Born to Be Blue
So what if Sonny Rhodes’ lap steel sometimes sounds a bit too much like late buddy Albert Collins’ ice-breaker? He growls awful good. He won’t let a wall of brass horn him in. And ever since J.B. Hutto passed on, leaving his chintzy crown behind, one of the only adventurous hat-wearing bluesman we’ve got left is turbanned Sonny. Chuck Willis, Eddie Kirkland, Lynn Hope and the entire doo-wopping Turbans aside, Rhodes points the way to a whole new world of head fashion (fezzes anyone?).
Rhodes comes out of Texas, but not loping like some old country mule. There’s plenty of horn-laced soul here, and somehow it doesn’t come off sounding stale. On Born to Be Blue, Rhodes doesn’t try too hard to distance himself from blues formula, but he and his Florida-based band inject enough fresh riffs to make his third try for this label an infectious rocker.
He learned a lot watching and listening to his old friend Collins. But the fluidity of his steel guitar prevents Rhodes from straying too close to Collins’ glassy skitterings. What sounds like ice in Collins’ hands thaws to slush on Rhodes’ lap — an agreeable sound that creeps up on you like cubes melting in a glass of scotch. "I’d Rather Be Hot Than Cool," a rollicking track midway through this disc, could well be Rhodes’ credo.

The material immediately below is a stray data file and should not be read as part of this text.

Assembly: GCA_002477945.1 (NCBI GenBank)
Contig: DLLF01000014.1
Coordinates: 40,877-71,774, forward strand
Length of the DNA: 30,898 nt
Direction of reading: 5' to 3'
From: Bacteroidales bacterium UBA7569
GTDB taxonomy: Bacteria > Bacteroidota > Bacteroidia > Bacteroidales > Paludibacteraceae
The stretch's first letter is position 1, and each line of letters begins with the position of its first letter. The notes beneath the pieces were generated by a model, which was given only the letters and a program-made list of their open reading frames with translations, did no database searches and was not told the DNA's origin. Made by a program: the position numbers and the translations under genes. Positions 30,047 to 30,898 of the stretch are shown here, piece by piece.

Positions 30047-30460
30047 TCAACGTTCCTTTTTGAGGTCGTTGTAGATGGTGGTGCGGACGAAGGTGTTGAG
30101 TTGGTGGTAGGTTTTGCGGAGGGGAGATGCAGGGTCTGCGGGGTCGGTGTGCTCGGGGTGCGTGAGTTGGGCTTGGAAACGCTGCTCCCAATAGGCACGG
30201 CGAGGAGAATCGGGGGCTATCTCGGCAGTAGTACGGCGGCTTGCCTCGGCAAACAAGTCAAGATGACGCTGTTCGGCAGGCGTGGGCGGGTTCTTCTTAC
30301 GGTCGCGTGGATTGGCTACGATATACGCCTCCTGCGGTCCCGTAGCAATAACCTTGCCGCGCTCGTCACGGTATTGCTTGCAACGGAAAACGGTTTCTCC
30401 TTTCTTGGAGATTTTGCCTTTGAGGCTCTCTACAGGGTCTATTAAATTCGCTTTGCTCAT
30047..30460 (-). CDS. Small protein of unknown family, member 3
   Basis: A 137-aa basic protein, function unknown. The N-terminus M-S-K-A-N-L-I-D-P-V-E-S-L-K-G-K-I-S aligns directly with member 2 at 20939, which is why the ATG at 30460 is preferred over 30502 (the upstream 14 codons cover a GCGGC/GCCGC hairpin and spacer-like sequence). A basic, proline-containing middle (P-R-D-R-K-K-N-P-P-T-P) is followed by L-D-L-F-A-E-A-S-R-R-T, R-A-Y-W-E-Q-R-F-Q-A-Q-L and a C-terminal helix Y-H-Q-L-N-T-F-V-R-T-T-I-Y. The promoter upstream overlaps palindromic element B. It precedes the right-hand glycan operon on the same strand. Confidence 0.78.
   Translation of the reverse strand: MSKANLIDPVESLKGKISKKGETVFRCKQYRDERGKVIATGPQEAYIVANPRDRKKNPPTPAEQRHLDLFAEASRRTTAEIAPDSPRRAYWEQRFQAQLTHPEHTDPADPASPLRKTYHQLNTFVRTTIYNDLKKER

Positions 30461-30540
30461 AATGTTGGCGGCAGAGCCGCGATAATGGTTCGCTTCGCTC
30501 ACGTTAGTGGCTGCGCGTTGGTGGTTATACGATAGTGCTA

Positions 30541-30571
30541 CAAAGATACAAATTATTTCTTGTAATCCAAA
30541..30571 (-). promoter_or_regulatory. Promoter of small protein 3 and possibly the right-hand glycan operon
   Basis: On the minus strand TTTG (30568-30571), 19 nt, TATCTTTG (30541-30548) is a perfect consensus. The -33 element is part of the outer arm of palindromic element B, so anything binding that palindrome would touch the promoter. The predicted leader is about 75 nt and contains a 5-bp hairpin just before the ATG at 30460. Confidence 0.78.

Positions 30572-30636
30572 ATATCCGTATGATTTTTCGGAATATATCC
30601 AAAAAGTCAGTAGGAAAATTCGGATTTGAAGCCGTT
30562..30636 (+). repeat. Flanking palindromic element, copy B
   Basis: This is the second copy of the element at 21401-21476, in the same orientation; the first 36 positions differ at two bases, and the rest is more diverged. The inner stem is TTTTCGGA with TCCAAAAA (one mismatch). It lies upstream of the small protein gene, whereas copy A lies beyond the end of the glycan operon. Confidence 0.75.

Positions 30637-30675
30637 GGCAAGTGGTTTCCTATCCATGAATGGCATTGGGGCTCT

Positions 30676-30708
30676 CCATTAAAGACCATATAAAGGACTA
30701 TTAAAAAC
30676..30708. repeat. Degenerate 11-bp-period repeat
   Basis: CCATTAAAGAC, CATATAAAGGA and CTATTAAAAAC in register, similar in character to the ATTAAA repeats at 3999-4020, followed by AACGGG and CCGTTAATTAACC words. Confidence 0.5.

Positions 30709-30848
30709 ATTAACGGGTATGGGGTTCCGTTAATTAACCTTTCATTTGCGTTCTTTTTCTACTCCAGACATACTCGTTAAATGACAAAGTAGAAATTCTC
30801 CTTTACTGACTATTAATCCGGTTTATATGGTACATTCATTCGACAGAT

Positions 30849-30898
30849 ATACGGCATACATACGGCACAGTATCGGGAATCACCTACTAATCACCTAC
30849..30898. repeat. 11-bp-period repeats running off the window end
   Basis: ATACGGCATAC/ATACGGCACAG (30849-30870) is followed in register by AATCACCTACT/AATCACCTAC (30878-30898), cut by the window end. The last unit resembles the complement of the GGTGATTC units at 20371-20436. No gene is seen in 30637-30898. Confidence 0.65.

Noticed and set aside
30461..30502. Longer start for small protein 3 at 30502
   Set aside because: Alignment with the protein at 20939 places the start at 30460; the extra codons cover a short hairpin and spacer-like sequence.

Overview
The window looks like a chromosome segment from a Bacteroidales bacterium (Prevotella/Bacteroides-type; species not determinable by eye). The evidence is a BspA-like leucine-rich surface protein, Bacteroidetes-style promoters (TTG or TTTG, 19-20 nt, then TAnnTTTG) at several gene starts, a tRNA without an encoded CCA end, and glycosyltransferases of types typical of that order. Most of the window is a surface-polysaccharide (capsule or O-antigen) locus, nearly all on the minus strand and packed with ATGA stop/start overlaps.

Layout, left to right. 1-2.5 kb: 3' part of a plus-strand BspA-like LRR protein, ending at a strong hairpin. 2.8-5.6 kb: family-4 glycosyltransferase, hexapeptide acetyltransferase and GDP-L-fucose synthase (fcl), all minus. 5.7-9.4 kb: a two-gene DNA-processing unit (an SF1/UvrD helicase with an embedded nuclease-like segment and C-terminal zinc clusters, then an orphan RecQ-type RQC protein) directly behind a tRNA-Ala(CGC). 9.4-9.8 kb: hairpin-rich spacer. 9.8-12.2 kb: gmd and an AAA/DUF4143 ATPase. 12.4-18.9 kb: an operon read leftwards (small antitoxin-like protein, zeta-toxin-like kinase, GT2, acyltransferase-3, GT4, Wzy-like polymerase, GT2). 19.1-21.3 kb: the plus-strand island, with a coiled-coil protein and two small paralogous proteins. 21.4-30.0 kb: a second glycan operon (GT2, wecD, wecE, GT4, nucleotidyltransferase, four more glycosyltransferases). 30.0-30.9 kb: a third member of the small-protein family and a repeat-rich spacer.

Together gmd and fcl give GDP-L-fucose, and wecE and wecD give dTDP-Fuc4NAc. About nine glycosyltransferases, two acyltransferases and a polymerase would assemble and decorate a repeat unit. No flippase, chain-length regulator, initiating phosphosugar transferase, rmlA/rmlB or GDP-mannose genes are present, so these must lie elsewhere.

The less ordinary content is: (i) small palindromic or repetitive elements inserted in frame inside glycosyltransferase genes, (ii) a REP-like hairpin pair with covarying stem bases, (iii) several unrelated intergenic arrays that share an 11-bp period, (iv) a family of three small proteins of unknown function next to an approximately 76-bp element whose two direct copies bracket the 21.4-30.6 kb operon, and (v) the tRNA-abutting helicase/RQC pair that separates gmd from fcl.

The very next number, the slinky "Five-Day Rain," a disaster blues in the tradition of Larry Davis’ "Texas Flood," bores into the brain like ether. Before you know it, the combination of Rhodes’ siren guitar and the slippery horns will have you down on the table.
No Texas blues album is complete without its party flag-wavers. "Hide That Wine" barrels along like a runaway train. Then there’s the goosey "Satan," a gleeful adieu to temptation set to a romping, barrelhouse pace. And just to make sure he’s got your attention, Rhodes makes sure the album starts and fades out at a clip — both the opener, "Born to Be Blue," and the finale, "If I Had the Chance," churn with abandon, horns ablaze, lap steel zinging out shards of soul.
"How long must Sonny Rhodes keep knocking at the door of blues stardom?" Bob Greenlee, the guitarist’s anxious bassist and songwriter asks in the liner notes. If he has to keep on knocking with more jet-propelled records like these, Sonny’s either going to bust some knuckles or tear out the entire frame.
— Steve Braun